practical. That doesn't mean there is no human behavior that is practical, or
that meaningful human interaction doesn't serve a function.

>You must hate the ideas of marvin harris. I see you as the

No, really, I don't hate Marvin Harris!

>Have you heard of marvin harris? What do you think of him?

I liked him. Do I have to then be a cultural materialist?

>but maybe instead of sniping at others, you should present your own

Thinking of your contribution to such a thread is a real dampener.

>Tell me lenny, where does meaning come from?

Social interaction.

> What is the
>meaning of meaning?

It's contextually contingent.

> And if meaningful human behavior is not related to
>functional adaptations, where does it come from?

Social interaction.

>Why does it exist?

To define the situation.

>And since humans do function, and they do adapt, how can it be that
>their meaningful behavior is unrelated to their functional

In it's expressive, non-practical aspect.

>|> > if something as obviously
>|> >functional as vision didn't evolve as an adaptation, where did it come
>|> >from?

>|> What it (eyeball) can be used for (to see) says nothing about where it came
>|> from. Is this getting too taxing for you, Firl?

>Right with you, lenny old boy.

Now we're talkin', eh sprout?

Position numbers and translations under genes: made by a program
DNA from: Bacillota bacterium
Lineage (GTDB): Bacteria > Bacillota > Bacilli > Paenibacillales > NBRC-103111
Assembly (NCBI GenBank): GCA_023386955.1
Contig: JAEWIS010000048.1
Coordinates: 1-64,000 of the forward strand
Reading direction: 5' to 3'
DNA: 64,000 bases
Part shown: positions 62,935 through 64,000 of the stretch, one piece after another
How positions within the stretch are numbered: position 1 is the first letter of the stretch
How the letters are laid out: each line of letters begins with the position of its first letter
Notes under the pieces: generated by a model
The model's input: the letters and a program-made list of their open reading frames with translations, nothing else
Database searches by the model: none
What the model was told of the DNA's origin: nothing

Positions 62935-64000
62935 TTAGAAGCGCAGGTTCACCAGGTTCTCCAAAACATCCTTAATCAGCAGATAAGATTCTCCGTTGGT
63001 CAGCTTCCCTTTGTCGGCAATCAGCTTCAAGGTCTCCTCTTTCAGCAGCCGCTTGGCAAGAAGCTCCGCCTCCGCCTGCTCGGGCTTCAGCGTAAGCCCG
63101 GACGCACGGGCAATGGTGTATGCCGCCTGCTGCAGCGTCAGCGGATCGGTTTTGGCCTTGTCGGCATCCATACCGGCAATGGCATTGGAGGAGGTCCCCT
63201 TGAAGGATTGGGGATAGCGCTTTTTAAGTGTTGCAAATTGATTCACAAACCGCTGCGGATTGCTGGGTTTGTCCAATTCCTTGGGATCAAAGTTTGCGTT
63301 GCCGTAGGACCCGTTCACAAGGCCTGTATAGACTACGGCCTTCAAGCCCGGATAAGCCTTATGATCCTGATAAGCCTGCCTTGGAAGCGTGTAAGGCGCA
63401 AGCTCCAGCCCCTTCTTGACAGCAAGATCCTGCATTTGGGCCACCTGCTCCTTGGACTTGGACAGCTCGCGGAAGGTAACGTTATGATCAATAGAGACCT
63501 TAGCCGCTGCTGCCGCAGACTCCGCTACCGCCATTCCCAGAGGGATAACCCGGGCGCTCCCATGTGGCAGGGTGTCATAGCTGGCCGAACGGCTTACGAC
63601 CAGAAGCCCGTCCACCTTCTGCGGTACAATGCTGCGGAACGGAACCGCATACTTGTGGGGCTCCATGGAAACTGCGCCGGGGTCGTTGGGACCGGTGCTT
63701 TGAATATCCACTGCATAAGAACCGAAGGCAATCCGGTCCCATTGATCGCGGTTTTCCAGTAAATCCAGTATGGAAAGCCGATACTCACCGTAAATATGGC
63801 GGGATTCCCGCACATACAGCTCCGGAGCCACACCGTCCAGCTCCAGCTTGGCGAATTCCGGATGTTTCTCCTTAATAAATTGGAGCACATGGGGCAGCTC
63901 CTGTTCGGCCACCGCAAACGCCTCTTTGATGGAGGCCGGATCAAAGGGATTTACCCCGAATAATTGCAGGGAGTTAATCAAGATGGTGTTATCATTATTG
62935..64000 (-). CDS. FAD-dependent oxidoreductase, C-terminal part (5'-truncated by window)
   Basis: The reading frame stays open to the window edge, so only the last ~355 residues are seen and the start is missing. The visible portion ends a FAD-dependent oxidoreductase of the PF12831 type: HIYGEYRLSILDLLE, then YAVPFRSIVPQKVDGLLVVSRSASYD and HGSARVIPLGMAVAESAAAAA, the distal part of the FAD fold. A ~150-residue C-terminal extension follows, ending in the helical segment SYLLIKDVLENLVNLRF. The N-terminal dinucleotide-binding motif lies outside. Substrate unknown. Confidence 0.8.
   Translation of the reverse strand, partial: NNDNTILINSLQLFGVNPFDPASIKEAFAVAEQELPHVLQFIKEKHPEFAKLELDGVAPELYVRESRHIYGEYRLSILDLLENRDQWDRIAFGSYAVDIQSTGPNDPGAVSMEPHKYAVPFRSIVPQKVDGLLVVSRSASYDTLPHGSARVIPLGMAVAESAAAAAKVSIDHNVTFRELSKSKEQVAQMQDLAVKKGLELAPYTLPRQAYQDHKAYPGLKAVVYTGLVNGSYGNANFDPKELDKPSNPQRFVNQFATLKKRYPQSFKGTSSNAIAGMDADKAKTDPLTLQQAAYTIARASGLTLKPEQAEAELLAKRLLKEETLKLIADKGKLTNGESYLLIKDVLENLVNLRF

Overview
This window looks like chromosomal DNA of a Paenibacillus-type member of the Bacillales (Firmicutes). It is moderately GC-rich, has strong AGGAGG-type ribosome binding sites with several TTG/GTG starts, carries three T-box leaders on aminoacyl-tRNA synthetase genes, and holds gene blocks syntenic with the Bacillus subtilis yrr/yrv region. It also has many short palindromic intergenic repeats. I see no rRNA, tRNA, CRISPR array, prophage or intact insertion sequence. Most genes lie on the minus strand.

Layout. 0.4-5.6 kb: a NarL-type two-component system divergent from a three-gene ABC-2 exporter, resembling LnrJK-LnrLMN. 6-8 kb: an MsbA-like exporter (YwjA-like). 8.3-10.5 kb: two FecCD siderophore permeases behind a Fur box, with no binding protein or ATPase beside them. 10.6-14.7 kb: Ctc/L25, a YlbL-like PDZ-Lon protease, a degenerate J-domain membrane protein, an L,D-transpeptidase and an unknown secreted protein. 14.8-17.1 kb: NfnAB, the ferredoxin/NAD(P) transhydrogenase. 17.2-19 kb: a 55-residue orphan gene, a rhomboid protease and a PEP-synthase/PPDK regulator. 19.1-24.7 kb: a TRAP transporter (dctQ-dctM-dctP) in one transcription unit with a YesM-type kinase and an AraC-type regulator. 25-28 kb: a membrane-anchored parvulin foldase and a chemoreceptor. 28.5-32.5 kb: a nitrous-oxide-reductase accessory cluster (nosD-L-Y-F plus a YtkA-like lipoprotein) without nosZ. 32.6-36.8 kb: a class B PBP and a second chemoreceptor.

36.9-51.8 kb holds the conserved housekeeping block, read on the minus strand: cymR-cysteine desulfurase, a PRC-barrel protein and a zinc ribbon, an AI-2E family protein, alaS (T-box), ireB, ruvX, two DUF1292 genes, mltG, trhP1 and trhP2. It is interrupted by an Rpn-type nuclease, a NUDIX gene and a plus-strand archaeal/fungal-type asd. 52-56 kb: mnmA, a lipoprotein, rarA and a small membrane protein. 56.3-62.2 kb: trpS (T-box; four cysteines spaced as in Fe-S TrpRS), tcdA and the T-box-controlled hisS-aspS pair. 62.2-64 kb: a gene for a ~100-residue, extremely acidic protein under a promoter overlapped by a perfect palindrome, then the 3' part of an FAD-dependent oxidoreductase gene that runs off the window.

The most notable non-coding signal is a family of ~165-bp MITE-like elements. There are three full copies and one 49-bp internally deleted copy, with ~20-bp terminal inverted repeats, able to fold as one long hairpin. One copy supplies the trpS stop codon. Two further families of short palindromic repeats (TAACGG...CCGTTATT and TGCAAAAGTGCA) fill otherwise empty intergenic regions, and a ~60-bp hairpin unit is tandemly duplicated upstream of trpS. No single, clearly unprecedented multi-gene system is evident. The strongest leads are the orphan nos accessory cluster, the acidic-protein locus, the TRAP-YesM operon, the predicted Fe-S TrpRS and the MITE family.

>But actually, the use of the eye has a lot to say about where it came
>from. The selection pressures which drove the developement of complex
>vision systems are patently obvious, and the presence of primitive
>eyespots among unicellular organisms shows exactly how the process
>began. No mystery, no teleology, the facts are all there for you to
>see. Why don't you try asking questions instead tooting your horn?

The "eye" says nothing; the "selection pressures" are not obvious, only
conjectured; "eyespots" on unicellular organisms "show" nothing, let alone
the beginnings of a "process." Your attempt at an explanation just muddles
clear understanding. The proof of a Complete Evolutionary Pathway of the Eye
is merely a kludge of selected living organisms into a rickety framework of
suggested ancestral relationships without any ground truth. Your zoological
garden of serial progress is contradicted by your own admission to independent
processes. Your "explanatory" model truly is a mystery, and, in as much as it
suggests facts outside of contexts, exhibits an expressive design that
confuses relationship.

Earlier you complained about me asking too many questions, and now you
admonish me to ask more. Do you really expect me to believe this to be an
sincere request for dialog, Firl?